Trail Blazers

Damian Lillard recalls the time a trainer in college doubted his NBA success

Trail Blazers

It’s become universal around the NBA that when the game is on the line and the ball is in Damian Lillard’s hands, don’t doubt him.

The Trail Blazers guard has established himself as one of the best guards in the NBA and one of the greatest all-time scorers in the game, in large part to his motivation to prove his biggest critics wrong.

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Ahead of the 2021 NBA All-Star Game on Sunday, where Lillard made his sixth NBA appearance, he was asked whether or not he thought when he was younger that he’d one day be recognized as one of the best guards of the era.

In his response, Lillard detailed the stigma that small athletes coming out of smaller school’s battle, and one experience following his time at Weber State that led to his “chip on his shoulder” attitude.   

“Honestly, I never looked that far ahead,” Lillard said. “When I was coming out of college, I came from a small school, nobody really knew who I was. So, my trainer and all the people around me was giving me the speech ‘you might be in the G-League for two years.’ You might not play. And that was the route that I was expecting coming from a small school. I thought I’d come in and have a journeyman kind of grind-it-out career. I just knew I was going to earn my way. I was going to stick, and I was going to find a way to help a team, and when I got here, it wasn’t what I thought it was going to be. It wasn’t as I guess as difficult to get in because I was picked high and started from day 1.


I just made sure I held myself to a standard where I was improving, I was getting better and I was taking it serious, and I think just being consistent at that has allowed me to have the kind of career that I’ve had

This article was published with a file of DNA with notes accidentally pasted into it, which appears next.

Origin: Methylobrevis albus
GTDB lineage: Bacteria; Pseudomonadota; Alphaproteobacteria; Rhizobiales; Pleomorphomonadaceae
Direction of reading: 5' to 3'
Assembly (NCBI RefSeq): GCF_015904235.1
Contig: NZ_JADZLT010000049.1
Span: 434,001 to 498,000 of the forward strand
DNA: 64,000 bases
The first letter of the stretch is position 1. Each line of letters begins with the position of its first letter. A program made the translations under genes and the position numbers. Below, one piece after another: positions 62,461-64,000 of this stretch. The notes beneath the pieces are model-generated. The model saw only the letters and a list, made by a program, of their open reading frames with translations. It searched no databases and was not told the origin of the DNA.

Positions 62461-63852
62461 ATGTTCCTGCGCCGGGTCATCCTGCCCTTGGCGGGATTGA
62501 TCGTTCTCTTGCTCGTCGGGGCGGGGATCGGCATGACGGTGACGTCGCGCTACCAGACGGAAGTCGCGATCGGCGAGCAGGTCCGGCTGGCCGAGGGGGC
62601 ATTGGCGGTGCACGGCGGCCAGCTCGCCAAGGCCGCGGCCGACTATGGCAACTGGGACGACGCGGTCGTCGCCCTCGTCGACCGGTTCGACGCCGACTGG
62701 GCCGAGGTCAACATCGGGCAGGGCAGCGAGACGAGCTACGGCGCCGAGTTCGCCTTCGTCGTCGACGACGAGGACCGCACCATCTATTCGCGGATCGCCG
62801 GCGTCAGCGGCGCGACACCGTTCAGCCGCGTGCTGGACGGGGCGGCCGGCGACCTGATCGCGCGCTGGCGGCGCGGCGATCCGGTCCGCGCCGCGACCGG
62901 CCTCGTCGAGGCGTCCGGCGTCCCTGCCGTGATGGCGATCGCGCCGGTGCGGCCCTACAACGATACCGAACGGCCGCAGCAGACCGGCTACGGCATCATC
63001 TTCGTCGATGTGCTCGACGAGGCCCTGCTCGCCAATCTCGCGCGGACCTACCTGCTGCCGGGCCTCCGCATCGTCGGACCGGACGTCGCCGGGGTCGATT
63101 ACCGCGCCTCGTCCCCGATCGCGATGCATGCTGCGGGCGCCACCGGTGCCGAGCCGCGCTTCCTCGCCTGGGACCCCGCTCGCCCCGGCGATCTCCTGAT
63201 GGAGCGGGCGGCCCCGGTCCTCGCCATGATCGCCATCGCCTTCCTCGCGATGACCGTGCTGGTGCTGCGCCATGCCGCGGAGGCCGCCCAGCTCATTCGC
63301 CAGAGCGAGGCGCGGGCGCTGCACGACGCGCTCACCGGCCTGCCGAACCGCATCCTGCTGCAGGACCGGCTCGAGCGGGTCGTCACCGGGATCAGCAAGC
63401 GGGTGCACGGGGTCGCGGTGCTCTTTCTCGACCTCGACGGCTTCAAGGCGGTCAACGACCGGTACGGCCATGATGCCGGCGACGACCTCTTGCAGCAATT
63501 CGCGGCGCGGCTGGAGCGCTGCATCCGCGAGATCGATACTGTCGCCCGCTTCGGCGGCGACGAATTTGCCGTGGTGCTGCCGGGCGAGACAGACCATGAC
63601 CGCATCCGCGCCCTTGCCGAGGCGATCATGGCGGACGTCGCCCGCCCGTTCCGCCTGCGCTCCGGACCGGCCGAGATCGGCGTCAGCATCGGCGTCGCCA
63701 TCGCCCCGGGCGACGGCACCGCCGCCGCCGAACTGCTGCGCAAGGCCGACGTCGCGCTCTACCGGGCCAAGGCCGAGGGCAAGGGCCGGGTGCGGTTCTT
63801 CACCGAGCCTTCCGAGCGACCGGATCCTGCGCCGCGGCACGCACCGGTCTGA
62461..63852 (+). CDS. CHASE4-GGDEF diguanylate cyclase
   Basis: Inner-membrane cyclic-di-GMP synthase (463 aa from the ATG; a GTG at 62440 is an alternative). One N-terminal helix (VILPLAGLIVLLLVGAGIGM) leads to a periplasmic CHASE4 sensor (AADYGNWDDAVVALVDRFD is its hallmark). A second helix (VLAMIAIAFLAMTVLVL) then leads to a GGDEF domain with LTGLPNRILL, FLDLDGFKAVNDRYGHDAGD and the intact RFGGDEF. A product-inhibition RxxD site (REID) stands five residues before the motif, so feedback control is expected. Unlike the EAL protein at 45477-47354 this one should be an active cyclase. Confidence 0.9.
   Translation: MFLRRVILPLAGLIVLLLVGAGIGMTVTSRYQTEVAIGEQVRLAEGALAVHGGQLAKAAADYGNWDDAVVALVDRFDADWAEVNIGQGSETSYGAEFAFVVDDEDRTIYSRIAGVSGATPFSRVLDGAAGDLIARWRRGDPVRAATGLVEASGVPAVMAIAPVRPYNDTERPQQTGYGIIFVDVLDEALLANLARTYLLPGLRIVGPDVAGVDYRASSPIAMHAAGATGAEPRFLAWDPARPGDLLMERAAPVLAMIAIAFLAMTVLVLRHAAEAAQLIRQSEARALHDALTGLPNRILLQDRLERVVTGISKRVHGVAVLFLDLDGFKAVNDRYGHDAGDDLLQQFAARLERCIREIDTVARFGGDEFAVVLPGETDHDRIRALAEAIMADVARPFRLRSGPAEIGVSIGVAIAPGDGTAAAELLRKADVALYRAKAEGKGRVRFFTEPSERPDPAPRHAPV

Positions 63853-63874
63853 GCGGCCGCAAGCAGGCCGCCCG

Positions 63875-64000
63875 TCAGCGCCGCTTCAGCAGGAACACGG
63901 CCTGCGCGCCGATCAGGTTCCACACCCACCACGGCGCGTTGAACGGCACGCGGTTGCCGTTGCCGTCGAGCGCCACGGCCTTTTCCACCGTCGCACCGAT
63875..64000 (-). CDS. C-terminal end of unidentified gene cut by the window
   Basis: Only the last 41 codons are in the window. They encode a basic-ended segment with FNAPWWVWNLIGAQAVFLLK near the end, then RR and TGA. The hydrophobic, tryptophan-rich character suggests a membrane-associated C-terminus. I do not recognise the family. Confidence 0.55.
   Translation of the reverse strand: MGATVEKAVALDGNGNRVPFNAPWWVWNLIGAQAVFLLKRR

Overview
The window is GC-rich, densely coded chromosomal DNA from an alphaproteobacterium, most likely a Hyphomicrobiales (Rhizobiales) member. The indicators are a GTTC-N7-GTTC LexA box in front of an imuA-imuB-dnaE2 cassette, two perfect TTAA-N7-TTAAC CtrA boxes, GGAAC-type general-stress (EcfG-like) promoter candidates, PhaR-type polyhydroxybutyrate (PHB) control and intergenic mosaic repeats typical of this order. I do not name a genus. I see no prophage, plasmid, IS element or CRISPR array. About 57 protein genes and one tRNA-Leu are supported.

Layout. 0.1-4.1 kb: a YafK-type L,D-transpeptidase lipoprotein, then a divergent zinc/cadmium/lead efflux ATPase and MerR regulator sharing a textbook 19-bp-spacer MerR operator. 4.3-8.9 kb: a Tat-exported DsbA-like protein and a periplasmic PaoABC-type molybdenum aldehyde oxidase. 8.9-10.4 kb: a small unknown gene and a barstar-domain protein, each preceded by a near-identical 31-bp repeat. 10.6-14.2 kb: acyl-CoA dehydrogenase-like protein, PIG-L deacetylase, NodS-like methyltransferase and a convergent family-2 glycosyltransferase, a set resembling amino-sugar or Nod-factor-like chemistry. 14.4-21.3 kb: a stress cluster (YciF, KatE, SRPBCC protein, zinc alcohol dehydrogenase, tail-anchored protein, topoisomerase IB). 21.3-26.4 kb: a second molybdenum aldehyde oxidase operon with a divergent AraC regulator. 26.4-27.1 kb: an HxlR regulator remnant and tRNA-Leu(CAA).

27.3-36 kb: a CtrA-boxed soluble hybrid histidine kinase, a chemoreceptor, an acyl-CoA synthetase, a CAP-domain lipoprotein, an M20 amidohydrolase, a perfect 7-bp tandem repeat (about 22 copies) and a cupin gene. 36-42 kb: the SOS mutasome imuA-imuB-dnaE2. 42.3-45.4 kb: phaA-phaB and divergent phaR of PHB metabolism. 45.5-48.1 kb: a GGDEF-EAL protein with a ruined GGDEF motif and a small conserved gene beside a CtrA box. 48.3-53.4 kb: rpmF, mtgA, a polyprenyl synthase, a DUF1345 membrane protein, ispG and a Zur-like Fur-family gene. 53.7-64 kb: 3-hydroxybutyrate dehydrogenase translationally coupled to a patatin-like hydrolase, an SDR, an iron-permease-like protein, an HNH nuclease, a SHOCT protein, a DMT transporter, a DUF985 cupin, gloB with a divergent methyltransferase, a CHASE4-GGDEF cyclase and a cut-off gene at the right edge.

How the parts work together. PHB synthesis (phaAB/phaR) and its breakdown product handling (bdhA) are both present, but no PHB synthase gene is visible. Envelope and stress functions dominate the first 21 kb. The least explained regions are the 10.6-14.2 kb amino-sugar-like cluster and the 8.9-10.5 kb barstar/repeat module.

- Damian Lillard

It’s not the first time Lillard has bounced back from criticism in his inner circle. The Athletic reported a specific incident in high school where after struggling to get minutes at St. Joseph’s, the Oakland born and raised player asked Coach Don Lippi what he could do to get more minutes.

“You are nonchalant … you have soft passes … he just started running off this list of things,” Lillard said. “Some of it was accurate. But some of it felt like he was upset, like I was coming at him. After that, it just went downhill.”

That experience changed him as his brother Houston recalled.

“It changed him. Damian before that was lazy — lazy, but talented. He played a lot, but he didn’t do any of the extras,” his brother said. “He didn’t have that laser focus we know now. But that experience, it 100 percent triggered him.”

Lillard continues to prove his doubters wrong time and time again. After being the No. 6 pick in the first round by the Trail Blazers in 2012, the Trail Blazers star has cemented his legacy as one of the greatest Portland players of all time.

He’s staked his most forceful claim as the NBA’s Most Valuable Player this season after leading a team without CJ McCollum and Jusuf Nurkic to a 21-14 record at the All-Star Break. He’s dropped 29.8 points per game, and 8.0 assists while doing so, and the 30-year-old’s pride and loyalty to bringing a championship trophy back to Portland remains unmatched.


Lillard is still on fire and playing with a chip on his shoulder, and Trail Blazers fans wouldn’t have it any other way.